Today is dedicated to the f-word.
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When do we start fearing failure? Is it in school, when messing up brings low grades or looks of derision from our peers? Is it in early adulthood when we’re made to feel that one wrong decision could screw us up for life? Is it at work, when “just doing our job” is elevated above contributing something new and exciting that might not work?
I don’t know when this fear of failure enters our lives, but I don’t think we’re born with it. Why? Because when I watch young children, I just don’t see it.
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If we don’t strap our 1-year-old Sam into his high chair, he will try to crawl out. He’s fallen from similar heights before, but previous failures won’t keep him from trying again. He has an indefatigable (my favorite word in the English language) perseverance; he refuses to let fear of falling keep him confined in that darn chair.
Abra, 2 1/2, will happily jump across any span, whether it’s from a chair to the table or from the sofa to the floor. She’s not worried about getting hurt, even though she has in the past.
My older two children, Cade and Lucy, are starting to hear the whisper of Failure, warning them that they might not get it right. I see this most in their learning process, where they are sometimes afraid to try something a little out of their comfort zone. But, for example, when they write to their heart’s content, not worrying about spelling or grammar or punctuation, they exhibit a joy and excitement they wouldn’t have felt if they hadn’t tried.
I’d rather read their stories about Pentsilvigo (instead of Pennsylvania) than come over to the table and see that they hadn’t yet started for fear of spelling something wrong.
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When Maile and I lived in England, I had a incredible mentor named John Walker. He and his wife Vicki took Maile in and treated us like we were their children, loaning us their car when we first arrived, inviting us to dinner when we would have spent otherwise lonely nights in our small cottage.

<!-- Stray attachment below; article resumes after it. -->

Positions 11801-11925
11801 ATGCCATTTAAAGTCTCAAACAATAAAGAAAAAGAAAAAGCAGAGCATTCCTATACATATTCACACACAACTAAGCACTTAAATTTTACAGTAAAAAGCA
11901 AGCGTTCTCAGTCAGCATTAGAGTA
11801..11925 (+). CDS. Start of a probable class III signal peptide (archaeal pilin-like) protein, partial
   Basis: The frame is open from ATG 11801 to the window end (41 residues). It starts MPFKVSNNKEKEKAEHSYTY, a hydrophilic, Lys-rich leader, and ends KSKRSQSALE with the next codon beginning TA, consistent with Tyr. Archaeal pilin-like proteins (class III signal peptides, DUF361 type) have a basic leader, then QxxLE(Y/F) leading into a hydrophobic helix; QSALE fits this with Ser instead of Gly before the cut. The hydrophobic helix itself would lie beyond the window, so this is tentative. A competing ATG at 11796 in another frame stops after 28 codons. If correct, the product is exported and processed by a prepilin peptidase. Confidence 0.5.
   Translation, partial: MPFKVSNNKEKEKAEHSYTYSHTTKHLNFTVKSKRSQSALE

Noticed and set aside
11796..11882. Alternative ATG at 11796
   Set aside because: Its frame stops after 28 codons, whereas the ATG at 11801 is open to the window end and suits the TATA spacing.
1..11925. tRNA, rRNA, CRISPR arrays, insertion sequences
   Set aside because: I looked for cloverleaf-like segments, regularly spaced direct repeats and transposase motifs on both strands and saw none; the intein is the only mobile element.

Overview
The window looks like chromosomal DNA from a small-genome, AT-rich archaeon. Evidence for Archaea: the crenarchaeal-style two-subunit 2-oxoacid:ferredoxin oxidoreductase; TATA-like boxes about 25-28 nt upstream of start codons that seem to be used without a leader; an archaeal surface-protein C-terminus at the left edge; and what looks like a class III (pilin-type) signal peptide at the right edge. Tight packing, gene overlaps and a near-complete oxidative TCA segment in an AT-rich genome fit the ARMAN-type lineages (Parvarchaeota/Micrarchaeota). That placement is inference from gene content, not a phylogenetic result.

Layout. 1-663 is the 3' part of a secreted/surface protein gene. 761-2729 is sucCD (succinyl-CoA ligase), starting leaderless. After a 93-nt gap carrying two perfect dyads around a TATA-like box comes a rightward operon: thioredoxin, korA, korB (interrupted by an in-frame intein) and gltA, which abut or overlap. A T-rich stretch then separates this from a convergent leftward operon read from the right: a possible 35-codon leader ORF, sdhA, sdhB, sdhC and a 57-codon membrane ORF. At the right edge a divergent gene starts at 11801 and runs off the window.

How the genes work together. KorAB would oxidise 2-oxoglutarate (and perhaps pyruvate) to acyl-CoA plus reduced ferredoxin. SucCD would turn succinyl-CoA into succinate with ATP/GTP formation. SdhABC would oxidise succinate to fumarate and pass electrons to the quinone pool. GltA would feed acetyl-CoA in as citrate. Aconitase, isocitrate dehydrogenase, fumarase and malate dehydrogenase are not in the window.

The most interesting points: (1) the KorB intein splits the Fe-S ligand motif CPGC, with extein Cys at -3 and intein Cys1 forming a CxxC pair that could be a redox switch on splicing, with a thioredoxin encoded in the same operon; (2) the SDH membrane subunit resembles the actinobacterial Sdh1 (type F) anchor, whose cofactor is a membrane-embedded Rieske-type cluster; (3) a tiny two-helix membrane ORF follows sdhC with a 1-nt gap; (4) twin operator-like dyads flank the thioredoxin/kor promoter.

John was an incredibly successful business man, retired in his mid-50s but still buying businesses and turning others around. There’s one piece of advice from John that I’ll never forget – it was his mantra for life.
“Fail fast,” he’d tell me. “Make your decision and go with it. Use what you learn from the failures to make it better. If you sit there doing nothing, you’ll still encounter the same failures, except they’ll take you years to get past, instead of weeks.”
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Feeling paralyzed by a decision?
3 Replies to “The F-Word”
What an awesome quote.
This is definitely something I wish I had embraced earlier in life (well, aside from that VERY early time when we all embrace it), but I feel like I’m starting to “get it” now. Now, the important thing is not to sit around regretting those years where I did the sitting around!
Awesome post, Shawn. I know I was (and am) paralyzed by fear of failure. For anyone interested in further reading as to how this subject relates to parenting, I would recommend “Unconditional Parenting” by Alfie Kohn. He argues that we as parents should not constantly be evaluating our children. Even when we think we are being supportive by saying “Good job!” about everything and anything they do, we are really showing them that everything they do is being evaluated. They become addicted to getting our approval and we thereby stifle their sense of wonder and creativity. And this ultimately produces the ugly fear of failure.
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